Cambodian NGOs fear law will tie their hands
Government attempting to control community organizations
The law may affect NGOs working on sensitive issues such as human rights and may inconvenience some small village-based NGOs, according to Rene Ayala Moreira, assistant director of New Humanity, a Catholic-based NGO.
“But I think Catholic Church activities will not be affected,” Moreira told ucanews.com following a Jan. 10 consultation hosted by the interior ministry with representatives of around 400 local and international NGOs.
The meeting was to seek the views of NGOs on the draft law made public in December.
The proposed law purports to increase transparency among the country’s vast network of NGOs and to fight terrorism and crime.
Moreira said that the draft law, which includes 11 chapters and 58 articles, requires NGOs to renew their registration every year.
“If an organization does anything sensitive, it may have problems renewing its registration. Our Church NGOs mostly work with poor and vulnerable communities and on development projects. We are not working on sensitive issues,” Moreira said.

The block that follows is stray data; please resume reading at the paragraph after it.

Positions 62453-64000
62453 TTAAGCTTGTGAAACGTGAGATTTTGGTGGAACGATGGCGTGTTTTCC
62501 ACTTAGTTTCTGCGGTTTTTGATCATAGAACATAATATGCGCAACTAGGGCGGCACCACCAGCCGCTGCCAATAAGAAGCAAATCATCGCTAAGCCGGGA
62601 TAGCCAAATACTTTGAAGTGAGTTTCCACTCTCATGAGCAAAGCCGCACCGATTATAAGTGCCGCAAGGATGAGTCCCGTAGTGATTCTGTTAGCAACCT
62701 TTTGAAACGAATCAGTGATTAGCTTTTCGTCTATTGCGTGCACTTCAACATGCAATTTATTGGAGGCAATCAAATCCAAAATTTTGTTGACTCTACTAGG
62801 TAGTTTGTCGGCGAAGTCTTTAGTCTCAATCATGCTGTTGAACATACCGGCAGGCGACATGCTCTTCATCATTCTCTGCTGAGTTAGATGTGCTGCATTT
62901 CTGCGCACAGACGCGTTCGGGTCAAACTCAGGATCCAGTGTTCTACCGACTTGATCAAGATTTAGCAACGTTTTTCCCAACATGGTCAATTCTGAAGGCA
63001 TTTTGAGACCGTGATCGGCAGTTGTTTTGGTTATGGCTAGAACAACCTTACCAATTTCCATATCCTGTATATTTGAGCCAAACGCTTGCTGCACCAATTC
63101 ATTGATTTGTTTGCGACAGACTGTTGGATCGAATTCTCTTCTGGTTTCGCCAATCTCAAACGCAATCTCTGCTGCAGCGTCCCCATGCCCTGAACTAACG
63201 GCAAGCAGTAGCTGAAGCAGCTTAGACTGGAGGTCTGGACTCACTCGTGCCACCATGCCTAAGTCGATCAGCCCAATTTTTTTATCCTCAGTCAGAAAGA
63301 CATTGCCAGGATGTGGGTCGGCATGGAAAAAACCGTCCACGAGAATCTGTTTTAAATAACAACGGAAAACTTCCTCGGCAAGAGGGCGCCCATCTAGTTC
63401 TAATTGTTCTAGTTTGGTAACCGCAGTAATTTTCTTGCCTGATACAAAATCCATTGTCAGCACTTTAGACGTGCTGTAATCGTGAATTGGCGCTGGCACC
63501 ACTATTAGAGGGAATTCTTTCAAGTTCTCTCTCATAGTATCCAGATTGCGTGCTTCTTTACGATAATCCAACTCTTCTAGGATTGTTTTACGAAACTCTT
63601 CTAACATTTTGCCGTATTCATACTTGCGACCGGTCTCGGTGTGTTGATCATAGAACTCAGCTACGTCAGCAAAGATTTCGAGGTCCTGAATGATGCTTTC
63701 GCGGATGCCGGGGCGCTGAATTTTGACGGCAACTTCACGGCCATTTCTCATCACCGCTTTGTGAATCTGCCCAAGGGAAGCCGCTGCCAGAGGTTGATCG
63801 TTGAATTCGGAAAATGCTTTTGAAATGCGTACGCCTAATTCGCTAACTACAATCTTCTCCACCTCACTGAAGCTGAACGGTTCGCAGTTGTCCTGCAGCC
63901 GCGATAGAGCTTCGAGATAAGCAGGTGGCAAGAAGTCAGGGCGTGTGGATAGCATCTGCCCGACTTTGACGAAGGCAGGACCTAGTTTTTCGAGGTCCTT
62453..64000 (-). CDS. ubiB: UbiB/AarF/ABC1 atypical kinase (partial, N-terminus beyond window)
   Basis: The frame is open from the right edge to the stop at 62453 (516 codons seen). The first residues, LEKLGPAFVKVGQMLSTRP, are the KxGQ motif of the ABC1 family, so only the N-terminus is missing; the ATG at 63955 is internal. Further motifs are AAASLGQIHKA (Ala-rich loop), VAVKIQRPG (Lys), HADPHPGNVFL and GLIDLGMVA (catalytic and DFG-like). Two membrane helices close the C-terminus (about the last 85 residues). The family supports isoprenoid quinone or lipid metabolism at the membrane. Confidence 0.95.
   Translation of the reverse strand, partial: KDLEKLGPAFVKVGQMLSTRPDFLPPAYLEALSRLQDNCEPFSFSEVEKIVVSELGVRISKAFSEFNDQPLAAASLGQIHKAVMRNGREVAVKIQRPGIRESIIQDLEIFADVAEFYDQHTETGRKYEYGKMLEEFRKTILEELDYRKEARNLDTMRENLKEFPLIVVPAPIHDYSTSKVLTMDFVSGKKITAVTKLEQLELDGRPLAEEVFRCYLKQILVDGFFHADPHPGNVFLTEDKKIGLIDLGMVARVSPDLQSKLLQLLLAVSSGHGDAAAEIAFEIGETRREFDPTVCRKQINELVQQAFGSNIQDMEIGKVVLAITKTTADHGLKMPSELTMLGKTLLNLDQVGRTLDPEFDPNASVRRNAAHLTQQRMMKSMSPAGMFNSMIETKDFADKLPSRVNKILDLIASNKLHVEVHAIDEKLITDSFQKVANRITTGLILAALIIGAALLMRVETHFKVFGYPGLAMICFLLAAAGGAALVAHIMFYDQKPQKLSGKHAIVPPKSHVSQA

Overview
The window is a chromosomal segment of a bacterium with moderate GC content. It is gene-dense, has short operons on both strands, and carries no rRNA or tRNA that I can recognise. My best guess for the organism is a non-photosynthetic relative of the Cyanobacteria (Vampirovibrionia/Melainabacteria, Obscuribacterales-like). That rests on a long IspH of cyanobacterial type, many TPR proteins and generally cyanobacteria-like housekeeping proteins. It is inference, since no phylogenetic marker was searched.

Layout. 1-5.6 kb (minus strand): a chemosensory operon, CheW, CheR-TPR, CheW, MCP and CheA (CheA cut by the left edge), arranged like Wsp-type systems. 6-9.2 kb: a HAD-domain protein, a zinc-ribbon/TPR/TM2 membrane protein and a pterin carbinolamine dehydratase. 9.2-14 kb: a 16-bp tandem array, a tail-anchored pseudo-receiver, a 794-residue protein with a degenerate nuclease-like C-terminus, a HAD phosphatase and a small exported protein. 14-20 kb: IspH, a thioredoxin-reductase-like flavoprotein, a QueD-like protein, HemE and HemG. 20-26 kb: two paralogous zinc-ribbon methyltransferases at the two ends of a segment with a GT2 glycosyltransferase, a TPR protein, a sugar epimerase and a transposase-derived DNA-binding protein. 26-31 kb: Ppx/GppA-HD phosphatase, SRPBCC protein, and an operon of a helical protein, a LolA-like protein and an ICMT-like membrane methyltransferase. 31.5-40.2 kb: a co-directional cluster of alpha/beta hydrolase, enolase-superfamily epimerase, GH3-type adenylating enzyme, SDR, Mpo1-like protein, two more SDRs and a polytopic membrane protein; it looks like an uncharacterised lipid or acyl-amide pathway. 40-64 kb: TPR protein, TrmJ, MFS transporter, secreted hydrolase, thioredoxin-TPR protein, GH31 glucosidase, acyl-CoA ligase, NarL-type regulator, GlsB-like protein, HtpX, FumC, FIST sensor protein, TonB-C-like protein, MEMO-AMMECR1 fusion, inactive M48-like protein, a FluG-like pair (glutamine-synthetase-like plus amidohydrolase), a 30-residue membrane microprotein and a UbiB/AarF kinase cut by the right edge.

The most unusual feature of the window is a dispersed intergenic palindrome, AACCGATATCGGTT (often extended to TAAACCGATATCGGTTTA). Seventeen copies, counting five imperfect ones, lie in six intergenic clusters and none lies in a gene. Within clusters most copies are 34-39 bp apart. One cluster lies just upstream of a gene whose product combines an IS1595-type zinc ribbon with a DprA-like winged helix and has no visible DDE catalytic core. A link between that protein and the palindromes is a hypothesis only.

Besides New Humanity, two other Catholic NGOs -- Caritas Cambodia and the Don Bosco Foundation of Cambodia -- participated in the consultation. The Catholic directory lists 12 Catholic NGOs in the country.
Interior minister and deputy prime minister Sar Kheng told consultation participants that the draft law is not aimed at threatening NGOs or violating their rights but is a step to prevent terrorists from misusing NGOs.
Civil society organizations last week released a statement saying the draft law confirms long-standing fears that the government desires to control rather than strengthen civil society.
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